Capitalize people's titles if they come before the person's name or are used instead of the person's real name. For example, the Honorable Judge Eugene Crane may be called "Judge Crane" or simply "Judge." Always capitalize his title, "Judge." Be sure to capitalize titles if used in direct address, such as, "Will my dog be okay, Doctor?"
It's only necessary to capitalize other pronouns when they begin a sentence. However, the pronoun "I" is always capitalized, no matter where it falls in a line. For example:
I don't know about you, but I would wait for it to go on sale.
Proper nouns, by definition, need to be capitalized. It's what differentiates them from common nouns. So, a common noun would be tower. But a proper noun would be the Eiffel Tower. Specific people, places, or things will generally be capitalized. Here are more examples:
Names of mountains, mountain ranges, hills, and volcanoes (e.g., Mt. Olympus and Mount Vesuvius)
Cities and countries (e.g., Austin and Argentina)
Names of bodies of water, including rivers, lakes, oceans, seas, streams, and creeks (e.g., Mississippi River and Muscogee Creek)
Names of buildings, monuments, bridges, and tunnels (e.g., the Statue of Liberty and Holland Tunnel)
Street names (e.g., Manhattan Avenue and Oxford Street)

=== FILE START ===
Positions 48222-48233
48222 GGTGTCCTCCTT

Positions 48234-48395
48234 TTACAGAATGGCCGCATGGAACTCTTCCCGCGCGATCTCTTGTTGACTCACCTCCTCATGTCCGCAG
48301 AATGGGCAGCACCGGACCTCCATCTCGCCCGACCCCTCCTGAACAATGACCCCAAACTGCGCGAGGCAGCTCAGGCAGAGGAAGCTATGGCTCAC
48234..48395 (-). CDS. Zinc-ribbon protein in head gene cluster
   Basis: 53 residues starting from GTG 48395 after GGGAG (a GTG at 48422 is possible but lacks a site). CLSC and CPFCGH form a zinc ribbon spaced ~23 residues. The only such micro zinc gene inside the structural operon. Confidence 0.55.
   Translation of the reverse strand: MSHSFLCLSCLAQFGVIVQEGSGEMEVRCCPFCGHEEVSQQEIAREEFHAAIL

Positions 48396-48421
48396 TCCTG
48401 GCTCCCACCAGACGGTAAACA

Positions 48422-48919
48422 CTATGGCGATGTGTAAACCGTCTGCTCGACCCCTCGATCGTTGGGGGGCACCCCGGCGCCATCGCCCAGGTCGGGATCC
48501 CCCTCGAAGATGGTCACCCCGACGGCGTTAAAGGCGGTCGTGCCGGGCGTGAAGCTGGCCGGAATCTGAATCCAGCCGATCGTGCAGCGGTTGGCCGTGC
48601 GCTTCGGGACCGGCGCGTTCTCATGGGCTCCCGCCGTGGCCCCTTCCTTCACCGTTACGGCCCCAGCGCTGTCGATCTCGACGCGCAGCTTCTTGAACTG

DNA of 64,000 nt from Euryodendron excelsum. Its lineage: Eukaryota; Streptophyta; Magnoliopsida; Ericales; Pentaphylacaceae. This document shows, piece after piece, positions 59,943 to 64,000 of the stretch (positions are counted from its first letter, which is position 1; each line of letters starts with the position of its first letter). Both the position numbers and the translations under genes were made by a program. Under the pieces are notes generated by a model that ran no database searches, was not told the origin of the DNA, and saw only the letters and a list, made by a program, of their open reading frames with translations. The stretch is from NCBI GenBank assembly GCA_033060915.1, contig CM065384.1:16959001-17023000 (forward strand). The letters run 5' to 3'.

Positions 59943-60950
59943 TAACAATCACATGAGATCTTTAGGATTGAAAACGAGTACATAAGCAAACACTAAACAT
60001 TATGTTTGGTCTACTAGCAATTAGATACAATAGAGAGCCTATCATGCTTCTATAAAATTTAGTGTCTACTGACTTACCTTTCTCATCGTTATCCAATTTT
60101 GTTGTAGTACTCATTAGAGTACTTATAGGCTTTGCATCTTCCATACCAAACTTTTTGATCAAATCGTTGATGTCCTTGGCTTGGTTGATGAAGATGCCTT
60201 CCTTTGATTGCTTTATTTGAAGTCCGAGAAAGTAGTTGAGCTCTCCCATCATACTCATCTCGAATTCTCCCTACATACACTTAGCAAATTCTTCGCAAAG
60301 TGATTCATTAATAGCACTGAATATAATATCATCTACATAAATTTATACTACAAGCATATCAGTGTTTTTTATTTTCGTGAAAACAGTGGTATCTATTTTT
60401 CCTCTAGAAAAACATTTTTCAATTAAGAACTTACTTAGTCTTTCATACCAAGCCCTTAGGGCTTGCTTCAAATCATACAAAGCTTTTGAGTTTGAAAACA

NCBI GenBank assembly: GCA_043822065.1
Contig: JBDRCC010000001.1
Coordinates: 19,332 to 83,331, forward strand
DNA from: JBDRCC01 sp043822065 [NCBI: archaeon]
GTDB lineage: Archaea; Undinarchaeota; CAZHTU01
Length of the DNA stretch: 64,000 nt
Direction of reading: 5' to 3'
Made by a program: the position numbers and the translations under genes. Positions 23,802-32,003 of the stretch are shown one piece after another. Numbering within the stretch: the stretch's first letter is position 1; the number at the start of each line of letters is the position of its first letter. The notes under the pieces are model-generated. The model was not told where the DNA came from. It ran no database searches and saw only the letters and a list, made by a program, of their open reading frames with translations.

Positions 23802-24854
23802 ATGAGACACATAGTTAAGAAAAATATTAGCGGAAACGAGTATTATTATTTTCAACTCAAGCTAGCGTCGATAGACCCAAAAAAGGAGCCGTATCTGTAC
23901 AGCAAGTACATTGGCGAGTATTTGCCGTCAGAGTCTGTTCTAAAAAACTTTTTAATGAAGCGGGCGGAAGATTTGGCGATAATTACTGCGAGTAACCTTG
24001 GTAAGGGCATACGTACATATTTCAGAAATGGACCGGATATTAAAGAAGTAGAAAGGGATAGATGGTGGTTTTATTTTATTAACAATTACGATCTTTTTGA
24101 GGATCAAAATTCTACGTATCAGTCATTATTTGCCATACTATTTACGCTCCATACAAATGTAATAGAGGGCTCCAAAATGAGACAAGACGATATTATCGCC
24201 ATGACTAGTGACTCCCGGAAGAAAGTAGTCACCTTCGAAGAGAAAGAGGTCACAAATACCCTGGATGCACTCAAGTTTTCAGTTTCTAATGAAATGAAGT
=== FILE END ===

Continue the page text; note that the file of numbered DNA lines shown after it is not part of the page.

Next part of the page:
Days, months, and holidays (e.g., Monday, May, and Christmas)
Schools, colleges, and universities (e.g., Harvard University and Boston College)
Political divisions, including continents, regions, states, counties, and towns (e.g., North America and the Wayne County)
Nationalities and languages (e.g., French and English)
When we sign off on letters, we generally close with a valediction like, "Sincerely" or "Yours truly." The first word in these farewell words or complimentary close should be capitalized, just like the beginning of a sentence. For example:
Wishing you all the best,
If you'd like to include your title after your name, that must be capitalized too. For example:
Marie Kittelstad, Professor Emeritus
The signature is only one important component in a letter. For the full picture, here's How to Write a Letter.
Books, movies, poems, and other creative works often require capitalization. If you have a future as a blogger, you might choose to capitalize the headers in your articles. There are two primary ways to draft headers in an online article.
You can use title case, where you capitalize:
the first word
the last word
Meanwhile, you generally don't want to capitalize: